Plantar Fasciitis and the Nurse: Common Foot Ailments of Nurses

There are plenty of demanding jobs out there that put strain on one’s feet, and nursing is certainly one of those occupations.

Back and foot pain are common ailments for nurses, and plantar fasciitis is one of the more prevalent problems. There are many things you can do to combat it, but one of the best (and perhaps easiest) is getting a good pair of nursing shoes for plantar fasciitis.

*Disclaimer: I am not a medical professional. As such, the words and other con­tent pro­vided in this blog, and in any linked mate­ri­als, are not intended and should not be con­strued as med­ical advice. If the reader or any other per­son has a med­ical con­cern, he or she should con­sult with an appropriately-licensed physi­cian or other health care worker.

But What is Plantar Fasciitis?

Let’s get a little technical: The plantar fascia, which runs from your heel to your mid-toes, is supposed to absorb shock as you walk or run. If overused, it can start to tear and get inflamed. That inflammation is what we call plantar fasciitis, and it can be extremely uncomfortable, especially if your job prohibits you from sitting down (which nursing, of course, does).

What Can I Do About It?

The first thing a podiatrist will likely recommend is to take it easy on your feet, but we all know that’s just not possible if you want to continue making a living as a nurse. That means you need to take other precautions, including finding suitable footwear.

Let’s start with some non-shoe-related things you can do:

Get a Splint: Ask your podiatrist for a night splint. This will stretch your plantar fascia at night, which in turn should help remove some discomfort. That being said, sleeping in a boot isn’t always the most comfortable option.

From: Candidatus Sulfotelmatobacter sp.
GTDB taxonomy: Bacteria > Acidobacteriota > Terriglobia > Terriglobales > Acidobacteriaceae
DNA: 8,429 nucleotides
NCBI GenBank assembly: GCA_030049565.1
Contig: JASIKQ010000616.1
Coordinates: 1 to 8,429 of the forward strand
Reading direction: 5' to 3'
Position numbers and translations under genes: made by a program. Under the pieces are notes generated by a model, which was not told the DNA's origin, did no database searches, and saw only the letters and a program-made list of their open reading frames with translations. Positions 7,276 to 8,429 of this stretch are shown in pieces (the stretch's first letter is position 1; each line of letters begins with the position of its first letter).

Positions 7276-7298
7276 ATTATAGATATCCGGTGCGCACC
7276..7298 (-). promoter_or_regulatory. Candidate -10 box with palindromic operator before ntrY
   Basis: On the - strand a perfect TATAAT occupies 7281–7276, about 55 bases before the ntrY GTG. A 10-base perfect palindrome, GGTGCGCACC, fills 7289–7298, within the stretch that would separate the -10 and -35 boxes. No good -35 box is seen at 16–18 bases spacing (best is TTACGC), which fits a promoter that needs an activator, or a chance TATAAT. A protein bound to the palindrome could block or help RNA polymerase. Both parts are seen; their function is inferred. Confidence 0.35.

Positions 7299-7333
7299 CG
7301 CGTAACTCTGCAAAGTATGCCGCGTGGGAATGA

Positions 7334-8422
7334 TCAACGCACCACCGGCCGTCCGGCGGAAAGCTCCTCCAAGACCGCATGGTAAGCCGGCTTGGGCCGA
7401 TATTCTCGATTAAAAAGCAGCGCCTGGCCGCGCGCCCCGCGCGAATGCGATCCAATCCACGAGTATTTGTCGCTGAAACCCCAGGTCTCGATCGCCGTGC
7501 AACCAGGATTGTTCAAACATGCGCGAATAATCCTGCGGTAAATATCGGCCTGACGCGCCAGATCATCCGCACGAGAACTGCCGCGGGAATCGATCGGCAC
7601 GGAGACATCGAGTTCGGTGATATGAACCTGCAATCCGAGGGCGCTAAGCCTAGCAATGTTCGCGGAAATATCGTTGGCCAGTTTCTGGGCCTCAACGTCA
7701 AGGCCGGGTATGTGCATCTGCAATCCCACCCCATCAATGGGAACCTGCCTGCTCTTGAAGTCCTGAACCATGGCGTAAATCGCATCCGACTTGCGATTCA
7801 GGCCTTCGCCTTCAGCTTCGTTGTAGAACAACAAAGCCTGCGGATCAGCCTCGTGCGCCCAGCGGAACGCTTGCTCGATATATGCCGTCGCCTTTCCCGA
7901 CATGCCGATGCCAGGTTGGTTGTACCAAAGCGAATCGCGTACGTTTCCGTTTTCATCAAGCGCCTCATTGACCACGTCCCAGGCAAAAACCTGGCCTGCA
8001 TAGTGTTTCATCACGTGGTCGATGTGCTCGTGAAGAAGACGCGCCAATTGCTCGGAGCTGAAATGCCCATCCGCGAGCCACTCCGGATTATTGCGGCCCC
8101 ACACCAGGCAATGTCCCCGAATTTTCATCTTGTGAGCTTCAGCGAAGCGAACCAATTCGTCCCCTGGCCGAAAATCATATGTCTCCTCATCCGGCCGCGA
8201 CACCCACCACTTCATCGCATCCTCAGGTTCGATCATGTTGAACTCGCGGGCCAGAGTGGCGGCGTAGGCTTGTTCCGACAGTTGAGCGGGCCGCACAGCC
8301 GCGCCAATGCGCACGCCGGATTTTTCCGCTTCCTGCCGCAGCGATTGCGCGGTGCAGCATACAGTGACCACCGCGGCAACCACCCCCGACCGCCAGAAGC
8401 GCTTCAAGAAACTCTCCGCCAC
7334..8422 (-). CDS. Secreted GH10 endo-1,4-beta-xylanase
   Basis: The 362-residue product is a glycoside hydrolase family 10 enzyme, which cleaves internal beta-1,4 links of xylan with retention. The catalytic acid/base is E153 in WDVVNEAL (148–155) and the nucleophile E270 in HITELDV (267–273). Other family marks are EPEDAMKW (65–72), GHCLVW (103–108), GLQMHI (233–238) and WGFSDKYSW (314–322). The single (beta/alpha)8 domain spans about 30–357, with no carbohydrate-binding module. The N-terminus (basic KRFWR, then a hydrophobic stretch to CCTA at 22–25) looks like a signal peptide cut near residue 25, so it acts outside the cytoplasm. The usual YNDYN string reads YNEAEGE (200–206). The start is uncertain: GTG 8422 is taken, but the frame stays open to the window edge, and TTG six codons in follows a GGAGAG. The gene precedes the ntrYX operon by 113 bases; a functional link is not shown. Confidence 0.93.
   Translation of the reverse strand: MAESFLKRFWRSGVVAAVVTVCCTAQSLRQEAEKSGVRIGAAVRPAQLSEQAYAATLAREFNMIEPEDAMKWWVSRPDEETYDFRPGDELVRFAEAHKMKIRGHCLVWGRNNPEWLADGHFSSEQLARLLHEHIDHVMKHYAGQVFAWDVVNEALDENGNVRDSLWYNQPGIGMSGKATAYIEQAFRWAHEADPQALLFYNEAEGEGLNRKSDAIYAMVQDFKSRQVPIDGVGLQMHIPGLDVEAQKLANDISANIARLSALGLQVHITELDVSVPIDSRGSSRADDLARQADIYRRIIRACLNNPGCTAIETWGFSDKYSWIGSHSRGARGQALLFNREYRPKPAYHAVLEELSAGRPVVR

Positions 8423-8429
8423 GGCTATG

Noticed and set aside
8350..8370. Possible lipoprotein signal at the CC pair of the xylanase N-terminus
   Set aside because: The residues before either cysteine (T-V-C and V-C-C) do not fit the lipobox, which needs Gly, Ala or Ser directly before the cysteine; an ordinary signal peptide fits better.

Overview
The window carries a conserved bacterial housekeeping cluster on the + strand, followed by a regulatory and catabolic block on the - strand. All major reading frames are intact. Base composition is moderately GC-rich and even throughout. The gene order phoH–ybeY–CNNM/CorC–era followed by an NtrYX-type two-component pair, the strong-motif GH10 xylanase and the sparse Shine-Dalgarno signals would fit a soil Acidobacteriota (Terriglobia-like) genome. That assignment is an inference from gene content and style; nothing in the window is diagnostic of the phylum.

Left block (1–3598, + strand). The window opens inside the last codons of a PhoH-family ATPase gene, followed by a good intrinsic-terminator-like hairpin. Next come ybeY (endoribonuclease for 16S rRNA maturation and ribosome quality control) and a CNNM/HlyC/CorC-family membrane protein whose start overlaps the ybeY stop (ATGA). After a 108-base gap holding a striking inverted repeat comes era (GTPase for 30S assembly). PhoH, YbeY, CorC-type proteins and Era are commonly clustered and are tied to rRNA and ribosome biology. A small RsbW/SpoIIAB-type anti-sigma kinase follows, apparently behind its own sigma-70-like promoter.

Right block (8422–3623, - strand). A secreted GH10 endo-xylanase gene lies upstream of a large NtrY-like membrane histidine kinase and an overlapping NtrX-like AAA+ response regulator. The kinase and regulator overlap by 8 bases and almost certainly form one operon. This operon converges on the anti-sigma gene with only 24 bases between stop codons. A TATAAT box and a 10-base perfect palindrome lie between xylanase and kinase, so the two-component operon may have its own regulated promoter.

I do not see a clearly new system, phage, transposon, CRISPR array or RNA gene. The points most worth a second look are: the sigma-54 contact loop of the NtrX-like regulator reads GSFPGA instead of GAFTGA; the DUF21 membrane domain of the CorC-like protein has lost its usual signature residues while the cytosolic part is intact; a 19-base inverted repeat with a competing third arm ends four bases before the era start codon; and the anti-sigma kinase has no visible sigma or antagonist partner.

Stretch:  If you don’t wear a night splint (or even if you do), doing stretches during the daytime can help alleviate pain over time. You can simply bend your foot back and forth, or grab a towel and loop it around the ball of your foot and pull back. Sitting and rolling your foot over a tennis ball or rolling pin can also massage the plantar fascia.

Ice It: When you get home after a long day, try and put your feet up and cool them off with an ice pack to help mitigate inflammation.

Take Medication: Over-the-counter pain killers like Ibuprofen can ease extreme discomfort, but shouldn’t be used as a first resort.

Avoid Going Barefoot: Proper support is crucial to your feet’s wellbeing, so even walking around your home without shoes on can cause lots of unnecessary pain.

Best Nursing Shoes for Plantar Fasciitis

What makes a good shoe for combating plantar fasciitis? You essentially have two options: One, find a quality shoe with insoles that you can remove and replace with custom orthotics, and two, find shoes that already incorporate the support an orthotic gives.

Everyone has different feet, so that means there is no “perfect” shoe for all people with plantar fasciitis. Did you know that folks with high arches AND those with flat feet can suffer from plantar fasciitis? That being said, supportive arches and cushioned soles that absorb shock are generally good indicators of plantar-fasciitis-friendly footwear.

Avoid shoes without support, like ballet flats, flip flops, and high heels. Obviously, those shoe types aren’t nursing-appropriate anyway, but take the same care when trying on nursing shoes.

What To Look For When Shoe-Shopping

A Closed Heel: You want to look for a shoe that will stay on, especially if you want to customize it with your own orthotics.

Laces or Adjustable Velcro: The nice thing about shoes with laces or velcro is the ability to alter how tightly the shoe fits. Particularly with laces, which you can tighten and loosen along the top of the foot. This can improve the way certain arches fit your feet and relieve pressure.

Arch Support: This is important when looking for nursing shoes for flat feet. Without any artificial arch in the shoe, the plantar fascia will remain too taught which causes more strain and inflammation.

Cushioned Insole: Just like you shouldn’t walk barefoot around your house, you don’t want insoles that mimic concrete floors. Look for something with adequate padding that will absorb shock as you go about your day.

Time To Shop

Now that you know what you’re looking for in terms of your plantar fasciitis, check out our buying guide. You can choose your next pair of nursing shoes based on color, style, material, and of course, comfort.

Happy Shopping!

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